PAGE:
An analysis of energy security: with reference to oil imports in relation to the European Community
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This thesis analyses the subject of energy security within the context of the European Community. Energy security as a concept may be seen as the threats facing a state, measurable, in this instance, by the level of oil imports, and the measures taken to ensure the continued security of supply and the reduction of dependence. It is also a concept which has a further two dimensions that of vulnerability and of sensitivity, both of which are components of interdependence. The European Community is reliant on a high degree of oil imports to meet its consumption requirements and it is thus vulnerable to an interruption in its supply. This vulnerability has implications for all sectors of a state's economy particularly transport. The European Community's energy policies, evolved as a response to not only its high degree of dependence, but also to the two oil crises of the 1970s and as such are reflective of a reactive stance to past events. On the whole, it is doubtful whether its present energy policies, with their continuing aims of securing adequate energy supplies; reducing dependence; developing secure and competitive alternatives to oil; containing energy consumption and restricting oil's share in total energy consumption, will prove effective in the event of another oil crisis. However, EC energy policies also have to be seen within the wider context of the European Community and whether they are indicative of a common energy policy. The Community energy policies do not fulfil the requirements of a common policy mainly because of the divergences apparent among the various member states and, more importantly, because of the lack of a mandate in any of the Treaties to adequately cover all aspects of energy.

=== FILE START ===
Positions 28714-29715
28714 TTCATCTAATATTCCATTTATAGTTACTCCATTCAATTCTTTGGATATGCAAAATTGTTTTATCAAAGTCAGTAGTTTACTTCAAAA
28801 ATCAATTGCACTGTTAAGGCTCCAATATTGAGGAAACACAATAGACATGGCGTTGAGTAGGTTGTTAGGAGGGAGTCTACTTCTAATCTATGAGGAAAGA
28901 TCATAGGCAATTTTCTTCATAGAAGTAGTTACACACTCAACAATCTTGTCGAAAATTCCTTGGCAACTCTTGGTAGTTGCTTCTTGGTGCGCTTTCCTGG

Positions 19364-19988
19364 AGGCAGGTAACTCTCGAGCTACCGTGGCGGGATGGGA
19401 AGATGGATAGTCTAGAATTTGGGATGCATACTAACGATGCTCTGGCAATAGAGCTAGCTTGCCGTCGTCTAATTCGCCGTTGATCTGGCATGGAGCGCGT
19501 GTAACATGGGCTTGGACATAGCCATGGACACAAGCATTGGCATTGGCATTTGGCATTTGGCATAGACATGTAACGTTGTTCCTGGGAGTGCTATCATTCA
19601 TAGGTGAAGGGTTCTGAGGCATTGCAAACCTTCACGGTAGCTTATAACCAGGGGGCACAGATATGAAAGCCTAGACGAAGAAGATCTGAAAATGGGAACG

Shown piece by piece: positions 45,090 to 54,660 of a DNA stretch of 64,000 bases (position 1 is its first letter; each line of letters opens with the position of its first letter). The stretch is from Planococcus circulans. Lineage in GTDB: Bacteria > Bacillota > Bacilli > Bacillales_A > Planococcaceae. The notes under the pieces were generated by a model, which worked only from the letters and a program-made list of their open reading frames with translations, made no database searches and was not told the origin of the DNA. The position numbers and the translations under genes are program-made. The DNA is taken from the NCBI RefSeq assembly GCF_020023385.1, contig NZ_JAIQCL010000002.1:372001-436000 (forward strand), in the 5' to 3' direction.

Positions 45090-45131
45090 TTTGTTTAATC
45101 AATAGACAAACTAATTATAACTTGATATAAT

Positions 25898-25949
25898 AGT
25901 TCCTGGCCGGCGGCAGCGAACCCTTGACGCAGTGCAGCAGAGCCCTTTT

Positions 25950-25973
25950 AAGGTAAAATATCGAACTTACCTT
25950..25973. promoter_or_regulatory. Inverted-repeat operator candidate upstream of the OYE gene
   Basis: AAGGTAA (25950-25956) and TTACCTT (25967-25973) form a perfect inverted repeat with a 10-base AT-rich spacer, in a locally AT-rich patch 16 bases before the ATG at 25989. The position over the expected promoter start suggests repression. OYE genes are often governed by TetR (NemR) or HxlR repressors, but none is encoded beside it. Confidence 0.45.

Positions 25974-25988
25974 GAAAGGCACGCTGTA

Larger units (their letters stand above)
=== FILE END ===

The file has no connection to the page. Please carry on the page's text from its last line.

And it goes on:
Thesis, MPhil Master of Philosophy
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